|Teaching method||Contact hours|
Language of instruction:
GRS-20306 Remote Sensing; GRS-20806 Geo-information Tools; GRS-51306 Geo-information Science for Society.
Note: This course can not be combined in an individual programme with GRS-10806 Geoinformation Science for Planning and Design.
The course introduces Geo-Information Science and its scientific and societal interests. The starting point of the introduction is the geo-information cycle. This cycle frames geo data based actions like acquisition and storage, processing and visualization. It is explained that these actions can be used to describe, to analyse, to design and to realize real world phenomena. Thus geo data is always acquired, processed and visualized with a specific purpose. This is illustrated via the conceptual, formal and technical modelling steps.
Important in these modelling steps are the roles of geographical data attributes (thematic, geometric, temporal). Because the acquisition and processing of geo data is purposive, meta data plays an important role to find geo data and geo data processing steps. It also is important to evaluate the (re)usability of geo data and geo data processing steps. Meta data explain important geo data characteristics like (geo)reference, map projection and available attributes. Geo-visualization, especially cartography concepts, is introduced to show how geo data ought to be communicated. After the introduction of the geo data related concepts, the course offers the geo data processing options. The latter is done by the introduction of three data handling classes (query, transform and alter) and the data-action model. The geo data that represent terrain height and processing of these elevation data has given notice. Besides, basic concepts of Remote Sensing (spectral signature, sensor types, visual and quantitative processing) are also introduced. The application of all concepts is practiced during a practical and by a small project using professional software and data according a working procedure.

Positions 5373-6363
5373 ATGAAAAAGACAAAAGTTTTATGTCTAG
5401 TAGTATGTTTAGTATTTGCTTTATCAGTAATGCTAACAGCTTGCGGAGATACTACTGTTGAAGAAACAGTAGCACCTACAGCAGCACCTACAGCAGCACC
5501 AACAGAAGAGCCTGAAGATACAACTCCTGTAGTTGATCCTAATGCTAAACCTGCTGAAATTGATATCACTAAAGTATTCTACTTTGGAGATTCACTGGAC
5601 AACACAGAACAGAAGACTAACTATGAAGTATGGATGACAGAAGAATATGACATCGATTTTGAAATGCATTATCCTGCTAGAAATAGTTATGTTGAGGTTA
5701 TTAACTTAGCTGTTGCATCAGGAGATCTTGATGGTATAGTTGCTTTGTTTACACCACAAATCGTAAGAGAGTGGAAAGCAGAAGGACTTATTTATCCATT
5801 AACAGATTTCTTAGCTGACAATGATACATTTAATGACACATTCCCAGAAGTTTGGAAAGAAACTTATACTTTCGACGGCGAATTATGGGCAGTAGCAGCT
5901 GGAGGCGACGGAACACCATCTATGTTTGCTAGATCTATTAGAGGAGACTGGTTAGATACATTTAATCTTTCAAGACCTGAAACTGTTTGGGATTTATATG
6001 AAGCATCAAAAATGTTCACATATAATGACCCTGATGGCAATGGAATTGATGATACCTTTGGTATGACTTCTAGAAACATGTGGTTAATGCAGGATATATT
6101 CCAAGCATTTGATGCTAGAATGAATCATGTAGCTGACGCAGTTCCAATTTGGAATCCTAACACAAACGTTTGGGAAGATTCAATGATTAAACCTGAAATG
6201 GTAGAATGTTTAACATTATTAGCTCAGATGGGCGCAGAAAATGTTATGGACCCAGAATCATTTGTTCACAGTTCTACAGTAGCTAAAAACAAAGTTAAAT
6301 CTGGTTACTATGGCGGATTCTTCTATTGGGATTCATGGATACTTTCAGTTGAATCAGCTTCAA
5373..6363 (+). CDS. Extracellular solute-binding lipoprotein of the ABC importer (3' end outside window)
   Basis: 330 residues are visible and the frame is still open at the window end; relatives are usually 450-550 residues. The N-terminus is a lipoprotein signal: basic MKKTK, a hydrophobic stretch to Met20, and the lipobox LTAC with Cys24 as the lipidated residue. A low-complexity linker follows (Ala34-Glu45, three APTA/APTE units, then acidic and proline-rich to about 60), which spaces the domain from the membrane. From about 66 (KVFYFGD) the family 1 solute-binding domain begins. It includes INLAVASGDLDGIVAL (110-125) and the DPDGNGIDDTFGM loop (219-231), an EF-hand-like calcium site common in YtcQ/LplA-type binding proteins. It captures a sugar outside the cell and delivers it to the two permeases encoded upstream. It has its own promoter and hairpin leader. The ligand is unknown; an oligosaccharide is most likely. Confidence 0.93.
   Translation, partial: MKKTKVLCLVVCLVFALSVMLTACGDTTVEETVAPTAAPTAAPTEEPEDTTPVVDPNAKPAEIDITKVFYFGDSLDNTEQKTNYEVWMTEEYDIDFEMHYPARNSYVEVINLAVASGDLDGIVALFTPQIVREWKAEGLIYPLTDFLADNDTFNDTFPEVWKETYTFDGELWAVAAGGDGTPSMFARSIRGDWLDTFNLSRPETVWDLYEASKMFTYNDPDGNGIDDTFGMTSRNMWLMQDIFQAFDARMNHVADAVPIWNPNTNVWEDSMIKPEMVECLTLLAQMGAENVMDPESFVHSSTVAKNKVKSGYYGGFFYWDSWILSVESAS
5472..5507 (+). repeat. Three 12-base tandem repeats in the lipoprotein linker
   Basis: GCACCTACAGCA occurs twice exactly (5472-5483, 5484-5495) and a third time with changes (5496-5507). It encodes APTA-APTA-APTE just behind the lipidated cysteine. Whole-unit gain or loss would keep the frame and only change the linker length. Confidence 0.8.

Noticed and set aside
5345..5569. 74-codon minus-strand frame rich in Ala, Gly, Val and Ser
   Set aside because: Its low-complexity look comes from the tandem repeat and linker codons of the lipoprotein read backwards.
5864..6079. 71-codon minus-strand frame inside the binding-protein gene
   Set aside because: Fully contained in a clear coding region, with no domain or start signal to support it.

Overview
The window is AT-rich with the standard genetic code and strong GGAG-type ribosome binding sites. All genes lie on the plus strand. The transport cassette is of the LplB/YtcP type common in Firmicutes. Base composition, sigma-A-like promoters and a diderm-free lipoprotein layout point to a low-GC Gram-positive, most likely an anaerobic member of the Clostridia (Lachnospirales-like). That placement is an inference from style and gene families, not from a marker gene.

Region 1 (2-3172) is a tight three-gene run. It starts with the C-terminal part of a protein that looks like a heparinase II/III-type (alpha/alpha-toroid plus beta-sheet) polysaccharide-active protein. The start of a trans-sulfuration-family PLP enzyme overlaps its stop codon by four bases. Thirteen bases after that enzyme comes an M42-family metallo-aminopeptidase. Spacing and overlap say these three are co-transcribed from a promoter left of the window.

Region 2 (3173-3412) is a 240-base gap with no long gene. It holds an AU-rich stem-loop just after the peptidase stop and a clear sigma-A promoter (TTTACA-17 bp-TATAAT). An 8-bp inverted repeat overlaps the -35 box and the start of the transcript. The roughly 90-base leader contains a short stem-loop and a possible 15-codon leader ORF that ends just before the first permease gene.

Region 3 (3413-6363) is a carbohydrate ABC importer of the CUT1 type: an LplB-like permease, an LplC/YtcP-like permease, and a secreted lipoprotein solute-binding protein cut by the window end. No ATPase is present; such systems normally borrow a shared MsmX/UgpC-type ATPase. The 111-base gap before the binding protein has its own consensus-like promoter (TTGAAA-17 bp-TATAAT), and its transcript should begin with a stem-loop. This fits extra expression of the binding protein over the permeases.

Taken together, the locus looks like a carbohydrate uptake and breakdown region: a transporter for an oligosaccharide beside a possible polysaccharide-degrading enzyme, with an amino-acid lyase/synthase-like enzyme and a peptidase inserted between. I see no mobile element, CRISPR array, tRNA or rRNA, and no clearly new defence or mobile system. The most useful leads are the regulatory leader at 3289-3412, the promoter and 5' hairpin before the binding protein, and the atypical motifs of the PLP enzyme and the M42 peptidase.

After successful completion of this course students are expected to be able to:
- recognize the basic terms of Geo-Information Science as may be encountered in science and society;
- explain the components of the geo-information cycle and the main concepts of Geo-Information Science as needed in a study project;
- practice elementary geo-information science (data & software) skills in a project;
- report the application of geo-information science by an elementary technical report and a basic problem oriented presentation.
- follow lectures and practicals on geo data concepts, geo-reference & map projection, cartography, data acquisition, data-handling classes, remote sensing;
- study text books on the previously mentioned topics;
- practice these concepts by realizing a small project in which GIS and remote sensing knowledge and skills are applied;
- present small project results by a technical report that describes the application procedure and by a slide presentation that shows the application results.
- three digital multiple choice 'closed book' tests (60%);
- applied GIS project report (40%); Students need to have a minimum partial grade of 5.5 for both parts.
All (partial) grades remain valid up to one year.
Chang, k. Introduction to Geographic Information Systems, McGraw-Hill, (Latest edition).
Syllabus: Clevers, J. (ed). Introduction remote sensing. (Latest edition).
Introduction Geo-Information Science: Practical manual: Bartholomeus H.M., Bergsma A.R., Haaf ten W.Th. (eds) (Latest edition).
|Compulsory for:||BSW||Soil, Water, Atmosphere||BSc||4WD|
|BBN||Forest and Nature Conservation||BSc||2MO|
|BIL||International Land and Water Management||BSc||3WD|
|BES||Environmental Sciences||BSc||B: Environmental Quality and Systems Analysis||3WD|
|Restricted Optional for:||BBI||Biology||BSc||D: Ecology and Biodiversity||2MO|
|Restricted Optional for:||WUGIS||BSc Minor Geo-information for Environment and Society||1MO, 4WD|
|WUILW||BSc Minor International Land and Water Management||3WD|